“We do not remember days, we remember moments. The richness of life lies in memories we have forgotten.” – Cesare Pavese.
In How to Do the Work, clinical psychologist, and creator of “the holistic psychologist“, Dr. Nicole LePer offers both a manifesto for SelfHealing as well as an essential guide to creating a more vibrant, authentic, and joyful life. Dr. LePera describes how adverse experiences and trauma in childhood live with us, resulting in whole-body dysfunction—activating harmful stress responses that keep us stuck engaging in patterns of codependency, emotional immaturity, and trauma bonds. Unless addressed, these self-sabotaging behaviors can quickly become cyclical, leaving people feeling unhappy, unfulfilled, and unwell.
Favorite Takeaways – How to Do the Work by Dr. Nicole LePer
The book offers a self-directed learning model that contains the information and prompts that will enable you to do the work of healing yourself each and every day. Truly comprehending your past, listening to it, witnessing it, learning from it, is a process that enables deep change. Change that lasts. It enables true transformation.
Not everything that is faced can be changed, but nothing can be changed until it is faced. – James Baldwin
Awakenings are not mystical experiences that are reserved only for monks, mystics, and poets. They are not only for “spiritual” people. They are for each and every one of us who wants to change—who aches to heal, to thrive, to shine. With your awareness awakened, anything is possible.
How to Do the Work is the testament of a revolutionary approach to mental, physical, and spiritual wellness called Holistic Psychology. It’s a movement of empowerment that’s committed to the daily practice of creating your own wellness by breaking negative patterns, healing from your past, and creating your conscious Self.
Holistic Psychology focuses on the mind, body, and soul in the service of rebalancing the body and nervous system and healing unresolved emotional wounds. This work gives you the power to transform yourself into the person you’ve always been at your core. It tells a new, exciting story, where physical and psychological symptoms are messages, not lifelong diagnoses that can only be managed.
The holistic methods—exercises that harness the power of the physical (with breathwork and bodywork), the psychological (by changing your relationship to your thoughts and past experiences), and the spiritual (by connecting to our authentic Self and to the greater collective)—are effective because the body, mind, and soul are connected. They work because they are both based in the science of epigenetics and the reality that we have far more impact over our mental wellness than we may think.
Healing is a conscious process that can be lived daily through changes in our habits and patterns.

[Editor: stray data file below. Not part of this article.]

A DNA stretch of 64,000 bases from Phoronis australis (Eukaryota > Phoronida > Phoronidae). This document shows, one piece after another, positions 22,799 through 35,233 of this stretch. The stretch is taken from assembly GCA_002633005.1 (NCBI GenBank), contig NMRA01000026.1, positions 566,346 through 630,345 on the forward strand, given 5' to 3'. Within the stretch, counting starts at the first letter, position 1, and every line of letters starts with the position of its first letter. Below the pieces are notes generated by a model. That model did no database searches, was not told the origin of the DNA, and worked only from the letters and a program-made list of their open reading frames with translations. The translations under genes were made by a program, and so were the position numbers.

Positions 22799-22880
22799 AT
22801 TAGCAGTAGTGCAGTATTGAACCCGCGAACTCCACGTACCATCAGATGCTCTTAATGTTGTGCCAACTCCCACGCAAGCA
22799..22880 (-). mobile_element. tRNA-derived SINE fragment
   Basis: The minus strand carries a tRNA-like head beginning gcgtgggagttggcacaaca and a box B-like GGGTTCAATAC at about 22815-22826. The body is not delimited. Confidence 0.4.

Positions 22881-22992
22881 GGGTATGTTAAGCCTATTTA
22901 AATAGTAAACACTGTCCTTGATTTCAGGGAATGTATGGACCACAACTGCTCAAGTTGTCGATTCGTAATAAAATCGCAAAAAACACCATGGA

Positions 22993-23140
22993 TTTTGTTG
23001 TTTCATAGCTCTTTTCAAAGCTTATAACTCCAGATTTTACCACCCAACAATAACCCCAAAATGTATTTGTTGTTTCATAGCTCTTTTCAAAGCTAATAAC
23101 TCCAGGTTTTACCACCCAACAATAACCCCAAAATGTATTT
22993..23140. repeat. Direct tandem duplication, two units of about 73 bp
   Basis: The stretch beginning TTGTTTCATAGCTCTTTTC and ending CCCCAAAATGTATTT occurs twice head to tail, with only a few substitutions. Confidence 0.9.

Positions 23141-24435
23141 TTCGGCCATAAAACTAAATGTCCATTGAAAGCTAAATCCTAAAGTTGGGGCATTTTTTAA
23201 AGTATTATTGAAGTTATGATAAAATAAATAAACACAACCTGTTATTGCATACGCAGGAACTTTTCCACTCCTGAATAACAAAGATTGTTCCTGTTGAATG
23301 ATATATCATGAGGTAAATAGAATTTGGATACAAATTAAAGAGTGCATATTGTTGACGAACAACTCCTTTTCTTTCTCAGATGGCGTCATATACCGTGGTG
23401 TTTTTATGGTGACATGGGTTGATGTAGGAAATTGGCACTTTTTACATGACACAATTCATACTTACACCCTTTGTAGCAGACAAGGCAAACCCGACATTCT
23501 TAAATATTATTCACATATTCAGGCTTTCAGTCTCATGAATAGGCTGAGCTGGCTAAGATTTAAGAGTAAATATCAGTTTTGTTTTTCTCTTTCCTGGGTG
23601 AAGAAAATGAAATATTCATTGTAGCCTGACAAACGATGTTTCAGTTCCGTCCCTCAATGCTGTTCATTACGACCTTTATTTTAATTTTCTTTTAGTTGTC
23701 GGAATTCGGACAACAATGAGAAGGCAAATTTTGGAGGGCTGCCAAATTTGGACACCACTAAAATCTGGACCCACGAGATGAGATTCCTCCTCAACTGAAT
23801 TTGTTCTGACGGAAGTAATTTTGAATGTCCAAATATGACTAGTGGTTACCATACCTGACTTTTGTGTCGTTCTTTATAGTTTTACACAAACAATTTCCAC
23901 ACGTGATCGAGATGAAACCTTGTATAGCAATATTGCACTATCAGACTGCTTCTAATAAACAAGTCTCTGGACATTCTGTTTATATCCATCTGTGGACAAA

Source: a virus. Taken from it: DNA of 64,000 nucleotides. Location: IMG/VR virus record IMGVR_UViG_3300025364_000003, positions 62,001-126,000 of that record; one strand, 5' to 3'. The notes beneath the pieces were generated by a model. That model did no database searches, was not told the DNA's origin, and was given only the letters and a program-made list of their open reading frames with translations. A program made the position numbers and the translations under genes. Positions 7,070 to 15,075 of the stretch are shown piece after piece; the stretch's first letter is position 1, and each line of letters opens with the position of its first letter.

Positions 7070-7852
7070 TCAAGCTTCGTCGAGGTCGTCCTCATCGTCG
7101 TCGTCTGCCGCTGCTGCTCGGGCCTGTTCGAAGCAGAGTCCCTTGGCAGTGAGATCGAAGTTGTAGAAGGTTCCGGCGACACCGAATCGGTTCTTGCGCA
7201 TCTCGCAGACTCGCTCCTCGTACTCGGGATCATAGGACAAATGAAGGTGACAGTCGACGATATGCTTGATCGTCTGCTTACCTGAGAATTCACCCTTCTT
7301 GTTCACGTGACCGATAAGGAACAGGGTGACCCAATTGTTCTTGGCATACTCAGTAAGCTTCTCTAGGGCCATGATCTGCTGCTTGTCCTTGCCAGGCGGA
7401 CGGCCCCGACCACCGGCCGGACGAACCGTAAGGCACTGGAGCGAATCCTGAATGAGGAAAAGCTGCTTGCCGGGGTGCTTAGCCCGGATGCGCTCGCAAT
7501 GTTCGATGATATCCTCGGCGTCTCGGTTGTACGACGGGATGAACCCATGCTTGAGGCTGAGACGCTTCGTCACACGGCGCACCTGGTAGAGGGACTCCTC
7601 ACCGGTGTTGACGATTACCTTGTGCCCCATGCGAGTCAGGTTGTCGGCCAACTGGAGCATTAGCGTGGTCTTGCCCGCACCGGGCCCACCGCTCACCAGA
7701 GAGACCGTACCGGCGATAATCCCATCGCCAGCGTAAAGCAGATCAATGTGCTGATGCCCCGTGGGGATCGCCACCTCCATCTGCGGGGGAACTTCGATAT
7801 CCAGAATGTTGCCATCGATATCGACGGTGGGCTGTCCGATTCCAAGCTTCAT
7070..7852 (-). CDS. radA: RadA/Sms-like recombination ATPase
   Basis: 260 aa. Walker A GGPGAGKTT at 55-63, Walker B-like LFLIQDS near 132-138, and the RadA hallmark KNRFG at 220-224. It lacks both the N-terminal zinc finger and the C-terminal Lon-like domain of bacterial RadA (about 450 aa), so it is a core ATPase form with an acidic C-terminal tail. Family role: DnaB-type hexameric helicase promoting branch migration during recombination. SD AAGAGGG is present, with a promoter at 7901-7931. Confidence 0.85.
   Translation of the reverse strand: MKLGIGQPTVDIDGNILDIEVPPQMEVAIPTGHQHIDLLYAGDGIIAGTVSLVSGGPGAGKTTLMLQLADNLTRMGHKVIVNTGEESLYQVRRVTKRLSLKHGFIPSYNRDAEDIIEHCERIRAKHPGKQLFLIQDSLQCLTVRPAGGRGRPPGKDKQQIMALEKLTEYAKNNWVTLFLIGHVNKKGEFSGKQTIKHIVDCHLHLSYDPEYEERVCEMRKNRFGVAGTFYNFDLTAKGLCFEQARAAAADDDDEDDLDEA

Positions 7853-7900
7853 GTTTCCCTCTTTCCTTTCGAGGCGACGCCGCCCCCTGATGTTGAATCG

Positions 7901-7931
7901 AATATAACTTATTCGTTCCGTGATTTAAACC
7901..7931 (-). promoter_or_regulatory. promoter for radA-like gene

State of unconsciousness
So many of us exist in a state of unconsciousness. We navigate through the world running on blind autopilot, carrying out automatic, habitual behaviors that don’t serve us or reflect who we fundamentally are and what we deeply desire. The practice of Holistic Psychology helps us reconnect to our inner guidance system, which conditioned patterns learned in early childhood have taught us to disconnect from. Holistic Psychology helps us find that intuitive voice, to trust it, and to let go of the “personality” that has been modeled and shaped by parent-figures, friends, teachers, and society at large, allowing us to bring consciousness to our unconscious selves.
“Hitting rock bottom is like a death, and for some of us, it can literally bring us close to death. Death, of course, enables rebirth”
To truly actualize change, you have to engage in the work of making new choices every day. In order to achieve mental wellness, you must begin by being an active daily participant in your own healing. There are no shortcuts, and no one else can do it for you. It can feel uncomfortable or even downright scary to become an active participant in your own healing. Ultimately, learning who you are and what you are capable of is not only empowering and transformative, but one of the most profound experiences we can have.
The basic tenets of Holistic Psychology are as follows.
- Healing is a daily event. You can’t “go somewhere” to be healed; you must go inward to be healed. This means a daily commitment to doing the work. You are responsible for your healing and will be an active participant in that process. Your level of activity is directly connected to your level of healing. Small and consistent choices are the path to deep transformation.”
- Though many things are beyond our control, others are within our control. Holistic Psychology harnesses the power of choice, because choice enables healing.
- Holistic tools are very practical and approachable. Change can and often still feels overwhelming. This is because the main function of your subconscious mind is to keep you safe, and it is threatened by change. We experience this “pull toward the familiar” in the different discomforts we often feel as we change. The practice of making consistent, small, daily choices through these push-and-pull resistances helps empower us to maintain change.